The Mexican War

By Michael F. Holt, Ph.D.


Ocurring during the presidential administration of Democrat James K. Polk, the Mexican War started in May 1846 over a dispute as to whether the Nueces or the Rio Grande River marked the boundary between Mexico and Texas, which had been admitted to statehood the preceding December. To bolster Texas's claim to the Rio Grande, Polk had ordered a small detachment of troops commanded by Zachary Taylor to the northern bank of the Rio Grande. When Mexicans attacked those troops for invading Mexican soil, Polk asserted that Mexico had declared war against the United States and won the assent of Congress, which his party controlled, to that interpretation.

Although the Whigs, including Abraham Lincoln during his single term in Congress, long denounced Polk for intentionally provoking the war and the war itself as an immoral aggression against a weaker foe in order to seize Mexican land, the two military commanders who led the war's major campaigns would later be Whig presidential candidates. One was Taylor who defeated the Mexicans in a series of battles in northern Mexico in 1846 and early 1847, most famously at Buena Vista in February 1847. The other was Winfield Scott, who, after landing a different American army at Vera Cruz in the spring of 1847, marched overland and captured Mexico city in September of that year. A treaty ending the war was signed at Guadelupe-Hidalgo outside Mexico City in February 1848 and ratified by the Senate on March 10,1848.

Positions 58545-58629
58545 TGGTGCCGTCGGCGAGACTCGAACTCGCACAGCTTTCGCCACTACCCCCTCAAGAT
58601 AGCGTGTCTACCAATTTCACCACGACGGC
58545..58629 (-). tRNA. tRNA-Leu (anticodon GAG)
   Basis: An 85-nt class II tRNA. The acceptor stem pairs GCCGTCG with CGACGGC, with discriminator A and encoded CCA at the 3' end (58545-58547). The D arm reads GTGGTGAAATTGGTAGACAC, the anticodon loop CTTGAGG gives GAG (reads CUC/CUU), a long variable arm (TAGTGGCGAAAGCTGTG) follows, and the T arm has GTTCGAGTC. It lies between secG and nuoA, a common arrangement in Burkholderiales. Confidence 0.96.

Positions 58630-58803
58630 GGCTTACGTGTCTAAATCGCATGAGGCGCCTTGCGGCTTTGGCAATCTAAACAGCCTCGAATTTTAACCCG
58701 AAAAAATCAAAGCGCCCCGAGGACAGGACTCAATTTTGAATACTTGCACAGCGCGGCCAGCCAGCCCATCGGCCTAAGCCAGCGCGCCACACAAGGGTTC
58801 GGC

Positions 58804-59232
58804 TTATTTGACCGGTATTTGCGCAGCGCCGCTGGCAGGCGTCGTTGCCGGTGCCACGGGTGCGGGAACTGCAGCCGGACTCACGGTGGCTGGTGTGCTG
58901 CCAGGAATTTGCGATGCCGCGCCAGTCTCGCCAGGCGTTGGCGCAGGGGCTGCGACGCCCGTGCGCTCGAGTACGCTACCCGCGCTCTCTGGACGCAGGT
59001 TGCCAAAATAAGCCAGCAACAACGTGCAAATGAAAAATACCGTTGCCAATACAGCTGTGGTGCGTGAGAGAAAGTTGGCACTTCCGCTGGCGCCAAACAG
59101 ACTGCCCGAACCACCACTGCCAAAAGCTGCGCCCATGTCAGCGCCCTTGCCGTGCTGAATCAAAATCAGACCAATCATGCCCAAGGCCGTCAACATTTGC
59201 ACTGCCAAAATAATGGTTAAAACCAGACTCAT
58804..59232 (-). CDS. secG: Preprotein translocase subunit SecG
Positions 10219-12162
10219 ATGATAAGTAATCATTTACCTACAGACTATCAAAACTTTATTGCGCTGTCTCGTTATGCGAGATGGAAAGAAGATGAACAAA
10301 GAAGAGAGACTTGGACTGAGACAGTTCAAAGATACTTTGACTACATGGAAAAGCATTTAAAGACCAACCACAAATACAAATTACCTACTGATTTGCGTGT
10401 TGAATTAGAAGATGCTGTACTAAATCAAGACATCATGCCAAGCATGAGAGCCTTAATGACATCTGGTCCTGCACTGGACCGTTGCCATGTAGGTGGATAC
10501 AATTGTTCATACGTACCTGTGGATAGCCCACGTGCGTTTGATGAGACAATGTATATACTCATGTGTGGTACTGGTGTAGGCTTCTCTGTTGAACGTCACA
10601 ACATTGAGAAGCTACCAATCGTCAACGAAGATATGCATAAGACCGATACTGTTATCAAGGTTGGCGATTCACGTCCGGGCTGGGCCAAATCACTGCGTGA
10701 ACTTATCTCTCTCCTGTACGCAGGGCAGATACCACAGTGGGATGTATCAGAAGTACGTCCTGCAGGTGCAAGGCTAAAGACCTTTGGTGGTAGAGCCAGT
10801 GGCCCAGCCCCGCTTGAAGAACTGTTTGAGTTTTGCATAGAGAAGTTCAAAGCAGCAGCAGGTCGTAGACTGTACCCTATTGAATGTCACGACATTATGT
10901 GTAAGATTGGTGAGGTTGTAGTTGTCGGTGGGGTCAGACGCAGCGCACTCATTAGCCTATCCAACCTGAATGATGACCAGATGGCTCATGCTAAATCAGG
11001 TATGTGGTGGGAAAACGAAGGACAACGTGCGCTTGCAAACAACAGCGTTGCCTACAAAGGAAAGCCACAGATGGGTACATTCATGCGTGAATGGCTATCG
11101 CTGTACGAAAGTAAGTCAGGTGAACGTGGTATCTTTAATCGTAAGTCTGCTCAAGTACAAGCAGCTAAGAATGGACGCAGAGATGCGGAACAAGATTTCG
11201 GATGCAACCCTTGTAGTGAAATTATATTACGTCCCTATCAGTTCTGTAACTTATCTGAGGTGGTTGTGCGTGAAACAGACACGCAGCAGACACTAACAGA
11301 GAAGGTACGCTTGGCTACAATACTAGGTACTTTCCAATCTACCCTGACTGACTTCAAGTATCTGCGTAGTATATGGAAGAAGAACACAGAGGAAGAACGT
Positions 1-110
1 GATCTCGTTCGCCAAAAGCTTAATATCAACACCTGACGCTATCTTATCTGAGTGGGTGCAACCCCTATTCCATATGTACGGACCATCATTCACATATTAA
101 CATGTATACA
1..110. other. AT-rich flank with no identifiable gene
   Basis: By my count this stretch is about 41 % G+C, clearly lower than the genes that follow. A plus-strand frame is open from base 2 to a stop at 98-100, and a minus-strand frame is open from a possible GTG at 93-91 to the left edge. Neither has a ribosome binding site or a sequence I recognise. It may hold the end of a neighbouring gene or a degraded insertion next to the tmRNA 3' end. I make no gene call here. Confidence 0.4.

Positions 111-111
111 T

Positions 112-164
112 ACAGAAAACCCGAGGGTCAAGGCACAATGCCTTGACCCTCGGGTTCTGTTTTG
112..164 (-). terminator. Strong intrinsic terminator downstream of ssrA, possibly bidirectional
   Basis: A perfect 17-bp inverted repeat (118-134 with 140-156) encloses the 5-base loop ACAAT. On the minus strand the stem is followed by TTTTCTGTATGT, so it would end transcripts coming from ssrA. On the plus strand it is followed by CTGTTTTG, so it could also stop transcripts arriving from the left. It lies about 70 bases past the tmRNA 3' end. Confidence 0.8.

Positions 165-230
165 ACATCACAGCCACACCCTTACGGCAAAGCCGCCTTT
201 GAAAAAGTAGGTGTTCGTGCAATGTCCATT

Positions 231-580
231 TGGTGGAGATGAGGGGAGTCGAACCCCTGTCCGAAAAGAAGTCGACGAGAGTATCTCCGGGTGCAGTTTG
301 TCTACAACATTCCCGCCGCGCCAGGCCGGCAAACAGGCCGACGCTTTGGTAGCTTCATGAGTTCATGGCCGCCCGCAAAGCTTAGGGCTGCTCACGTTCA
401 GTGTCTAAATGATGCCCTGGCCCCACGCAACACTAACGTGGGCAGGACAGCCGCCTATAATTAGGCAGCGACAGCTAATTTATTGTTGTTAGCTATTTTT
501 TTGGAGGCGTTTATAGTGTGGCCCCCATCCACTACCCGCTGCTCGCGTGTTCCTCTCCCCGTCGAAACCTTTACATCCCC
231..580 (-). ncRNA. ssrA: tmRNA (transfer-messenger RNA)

The treaty ceded to the United States for a payment of $15 millon all Mexican lands between the 32nd and 42nd parallels and the Pacific Ocean and Rocky Mountains, a vast area that encompasses the modem states of California, Nevada, Utah, Arizona, New Mexico, and part of Colorado. The Mexican Cession also fueled a ferocious sectional dispute about whether slavery would be allowed to exist in or be prohibited from any territory to be extracted from Mexico. That dispute began with the introduction of the Wilmot Proviso into Congress in August 1846, twenty months before any land was actually acquired, and it would not be settled until passage of the Compromise of 1850 four years later.